Leptin values were greater (p≤0.0001) at the initiation of the study (6.7 ng mL-1) versus at the conclusion of the study (5.2 ng mL-1) possibly indicating that as forage nutrients declined so did adiposity.

Gender did not influence leptin concentrations (p = 0.60) which agrees with research done by Geary et al. (2003) who found little evidence of effects of gender in leptin concentrations in steers and heifers in contrast studies of humans (Hellstrom et al., 2000), horses (Buff et al., 2002) and pigs (Berg et al., 2003) found females had greater concentration of leptin than did males.

Goats have been found to have less dissectible fat than sheep (Tshabalala et al., 2003; Sen et al., 2004). Adipose cell size and location can affect leptin synthesis (Hood, 1982; Cianzio et al., 1985; Casanueva and Dieguez, 1999). Leptin synthesis combined with differences found in ADG could provide some explanation as to why leptin differed between species. Animals originating in the tropics deposit more omental fat than subcutaneous fat, presumably to affect evaporative cooling (Sen et al., 2004). Goats tend to deposit more visceral fat than sheep, so perhaps the difference in adipose tissue deposition could explain differences in leptin production (Mahgoub and Lodge, 1998; Whitley et al., 2005). In humans, leptin is produced in greater quantities by the subcutaneous adipocytes than omental adipocytes (Montague et al., 1997). Boer influenced goats lost more adipose as evidenced by changes in leptin during the course of the study than did SP (p = 0.003). More research is needed to determine if place of origin (tropics vs. temperate vs. polar) plays a role in serum leptin concentrations and if there is a difference in leptin production between sheep and goats.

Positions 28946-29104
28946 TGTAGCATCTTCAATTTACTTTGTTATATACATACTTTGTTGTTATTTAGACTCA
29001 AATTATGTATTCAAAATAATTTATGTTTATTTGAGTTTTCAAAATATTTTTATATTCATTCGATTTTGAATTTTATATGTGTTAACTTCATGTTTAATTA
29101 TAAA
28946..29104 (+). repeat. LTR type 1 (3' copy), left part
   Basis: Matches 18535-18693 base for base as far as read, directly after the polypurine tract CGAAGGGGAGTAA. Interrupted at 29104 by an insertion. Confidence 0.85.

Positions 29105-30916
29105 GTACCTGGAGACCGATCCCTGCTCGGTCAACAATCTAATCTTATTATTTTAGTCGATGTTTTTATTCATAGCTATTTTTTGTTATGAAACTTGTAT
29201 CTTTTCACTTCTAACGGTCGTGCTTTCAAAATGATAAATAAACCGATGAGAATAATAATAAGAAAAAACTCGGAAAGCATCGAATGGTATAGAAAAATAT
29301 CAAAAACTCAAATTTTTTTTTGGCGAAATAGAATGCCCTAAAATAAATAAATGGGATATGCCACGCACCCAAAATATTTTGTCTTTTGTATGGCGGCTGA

Leptin values decreased from June to August as forage quality decreased. Daniel et al. (2002) found that as the nutritional status of sheep declines so does circulating leptin concentration. Lents et al. (2005) concluded that nutrient intake has a greater affect on serum leptin concentration than does adiposity.

CONCLUSION

In this study, growth and development responses of stocker lambs and meat goat kids grazing common bermudagrass did not benefit from ad libitum access to a maize syrup-based protein tub supplement. Had animals consumed the tubs, differences may have been noted. However, the AGD of both lambs and kids is similar results reported by others conducting non-supplemented grazing trials. Sheep had higher initial and final weights as well as greater ADG in relation to goats and hair sheep and hair sheep crosses had an advantage in growth in these trials over Suffolk lambs.

IMPLICATIONS

Lambs whose genetic makeup is influenced by hair breeds of sheep may have greater growth rates grazing warm season forages and be a better option for grass based livestock producers utilizing warm season forages. Supplementation of grazing lambs and kids with molasses-based protein tubs in this study had no overall effect on growth.

ACKNOWLEDGEMENTS

The technical assistance of Mr. Scott Schmidt and Dr. David Von Tungeln is gratefully acknowledged.